In 1882-4, Frances Groome's Ordnance Gazetteer of Scotland described Hopeman like this:
Hopeman, a fishing village in Duffus parish, Elgin shire, 2¾ miles E by N of Burghead station, 6½ W by S of Lossiemouth, and 6½ NW of Elgin. Founded in 1805, it rose into prosperity under the late proprietor, Admiral Duff of Drummuir, who purchased the property twenty-one years before his death in 1858; and it now has a post office under Elgin, with money order and savings' bank departments, a new and commodious harbour (1865), 119 boats and 250 fisher men and boys, a Free church (1854), and a public school. ...
The harbour, completely sheltered, includes an outer and an inner space, with an entrance from the former to the latter, only 36 feet wide, at right angles to the coast. It has 5 feet of water at ebb of spring tides at the outer extremity of the pier, and 17½ feet of water at the top of spring tides, in good berths along the pier; and adjoins a sandy beach where vessels, if unable to clear the entrance in a northerly gale, may lie with little or no risk to either themselves or their cargo. Fish of all kinds common in the Moray Firth are found close to the entrance of the harbour; and the fishing-grounds frequented by the boats of the town are only about 1 mile or less than 1 mile distant. Pop. (1831) 445, (1861) 1070, (1871) 1226, (1881) 1323.-.Ord. Sur., sh. 95, 1876.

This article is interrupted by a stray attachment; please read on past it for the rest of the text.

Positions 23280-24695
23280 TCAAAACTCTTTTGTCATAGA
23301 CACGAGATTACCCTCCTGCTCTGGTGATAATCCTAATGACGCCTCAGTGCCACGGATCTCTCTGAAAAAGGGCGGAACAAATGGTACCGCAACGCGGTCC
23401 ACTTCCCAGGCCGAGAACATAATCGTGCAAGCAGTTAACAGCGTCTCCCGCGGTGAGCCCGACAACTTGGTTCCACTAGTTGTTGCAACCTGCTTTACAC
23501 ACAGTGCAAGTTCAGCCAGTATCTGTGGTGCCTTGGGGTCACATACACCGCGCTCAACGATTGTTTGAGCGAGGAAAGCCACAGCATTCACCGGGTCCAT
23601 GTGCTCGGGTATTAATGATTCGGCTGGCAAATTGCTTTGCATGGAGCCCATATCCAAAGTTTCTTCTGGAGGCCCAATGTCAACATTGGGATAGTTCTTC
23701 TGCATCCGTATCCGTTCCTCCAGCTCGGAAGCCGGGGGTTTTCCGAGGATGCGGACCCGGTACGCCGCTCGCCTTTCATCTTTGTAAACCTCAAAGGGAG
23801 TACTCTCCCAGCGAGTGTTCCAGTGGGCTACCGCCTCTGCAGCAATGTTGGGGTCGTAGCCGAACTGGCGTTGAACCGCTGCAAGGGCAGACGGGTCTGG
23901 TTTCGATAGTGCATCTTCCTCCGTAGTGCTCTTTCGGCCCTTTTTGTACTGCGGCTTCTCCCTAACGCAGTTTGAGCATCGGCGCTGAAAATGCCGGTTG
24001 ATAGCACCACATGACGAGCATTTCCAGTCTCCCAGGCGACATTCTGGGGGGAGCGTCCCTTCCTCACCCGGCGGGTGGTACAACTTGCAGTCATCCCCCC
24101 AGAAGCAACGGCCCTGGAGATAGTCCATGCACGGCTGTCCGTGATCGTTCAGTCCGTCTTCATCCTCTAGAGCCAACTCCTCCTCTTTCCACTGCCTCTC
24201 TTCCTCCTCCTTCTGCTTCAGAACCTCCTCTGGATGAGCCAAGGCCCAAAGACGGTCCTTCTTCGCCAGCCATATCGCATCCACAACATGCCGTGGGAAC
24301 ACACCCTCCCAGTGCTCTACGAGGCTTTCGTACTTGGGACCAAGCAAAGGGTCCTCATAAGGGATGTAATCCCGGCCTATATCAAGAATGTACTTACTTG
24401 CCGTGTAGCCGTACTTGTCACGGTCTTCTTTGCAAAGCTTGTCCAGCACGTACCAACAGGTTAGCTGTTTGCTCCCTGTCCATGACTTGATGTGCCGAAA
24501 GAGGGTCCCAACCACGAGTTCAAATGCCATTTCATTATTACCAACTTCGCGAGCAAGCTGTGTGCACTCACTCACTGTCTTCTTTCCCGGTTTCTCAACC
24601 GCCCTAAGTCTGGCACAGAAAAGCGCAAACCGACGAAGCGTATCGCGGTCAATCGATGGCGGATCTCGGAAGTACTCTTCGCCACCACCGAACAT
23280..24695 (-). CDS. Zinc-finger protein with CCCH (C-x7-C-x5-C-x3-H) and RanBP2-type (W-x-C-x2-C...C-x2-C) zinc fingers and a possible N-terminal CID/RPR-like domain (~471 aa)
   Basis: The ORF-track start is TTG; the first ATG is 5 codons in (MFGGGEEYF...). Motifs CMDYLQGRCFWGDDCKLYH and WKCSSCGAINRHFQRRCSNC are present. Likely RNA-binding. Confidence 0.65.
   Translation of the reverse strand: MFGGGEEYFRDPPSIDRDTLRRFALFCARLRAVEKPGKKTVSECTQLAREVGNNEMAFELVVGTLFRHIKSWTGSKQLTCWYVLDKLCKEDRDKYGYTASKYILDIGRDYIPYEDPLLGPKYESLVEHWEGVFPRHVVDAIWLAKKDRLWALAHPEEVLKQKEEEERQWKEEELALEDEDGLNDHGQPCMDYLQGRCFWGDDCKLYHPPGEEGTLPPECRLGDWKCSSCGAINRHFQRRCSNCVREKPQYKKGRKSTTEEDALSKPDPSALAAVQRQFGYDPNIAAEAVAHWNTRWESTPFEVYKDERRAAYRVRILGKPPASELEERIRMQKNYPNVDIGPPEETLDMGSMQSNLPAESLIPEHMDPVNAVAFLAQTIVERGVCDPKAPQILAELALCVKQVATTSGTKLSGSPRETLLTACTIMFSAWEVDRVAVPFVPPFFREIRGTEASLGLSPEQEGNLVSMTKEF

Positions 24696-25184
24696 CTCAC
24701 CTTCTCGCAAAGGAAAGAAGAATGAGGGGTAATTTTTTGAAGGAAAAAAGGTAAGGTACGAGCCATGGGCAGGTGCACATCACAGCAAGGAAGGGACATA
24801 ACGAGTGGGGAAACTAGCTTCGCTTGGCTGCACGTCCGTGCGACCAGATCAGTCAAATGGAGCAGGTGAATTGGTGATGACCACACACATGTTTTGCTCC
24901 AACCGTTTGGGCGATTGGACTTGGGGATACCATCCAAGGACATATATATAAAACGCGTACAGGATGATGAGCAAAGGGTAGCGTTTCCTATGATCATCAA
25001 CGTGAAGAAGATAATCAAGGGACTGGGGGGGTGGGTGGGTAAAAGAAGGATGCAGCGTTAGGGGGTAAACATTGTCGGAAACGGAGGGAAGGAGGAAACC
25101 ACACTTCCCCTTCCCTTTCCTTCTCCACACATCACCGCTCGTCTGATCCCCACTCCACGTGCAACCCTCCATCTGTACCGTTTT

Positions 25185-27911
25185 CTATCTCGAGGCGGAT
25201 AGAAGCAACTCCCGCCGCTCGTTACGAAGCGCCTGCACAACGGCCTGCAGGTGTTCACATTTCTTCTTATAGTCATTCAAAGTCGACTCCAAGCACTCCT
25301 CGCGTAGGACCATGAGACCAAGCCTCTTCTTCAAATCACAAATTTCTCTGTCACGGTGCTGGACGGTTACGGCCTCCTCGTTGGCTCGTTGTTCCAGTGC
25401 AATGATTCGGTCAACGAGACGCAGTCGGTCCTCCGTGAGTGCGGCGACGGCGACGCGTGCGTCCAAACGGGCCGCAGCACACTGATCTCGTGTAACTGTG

A Vision of Britain through Time includes a large library of local statistics for administrative units. For the best overall sense of how the area containing Hopeman has changed, please see our redistricted information for the modern district of Moray. More detailed statistical data are available under Units and statistics, which includes both administrative units covering Hopeman and units named after it.
GB Historical GIS / University of Portsmouth, History of Hopeman in Moray | Map and description, A Vision of Britain through Time.
Date accessed: 23rd October 2016
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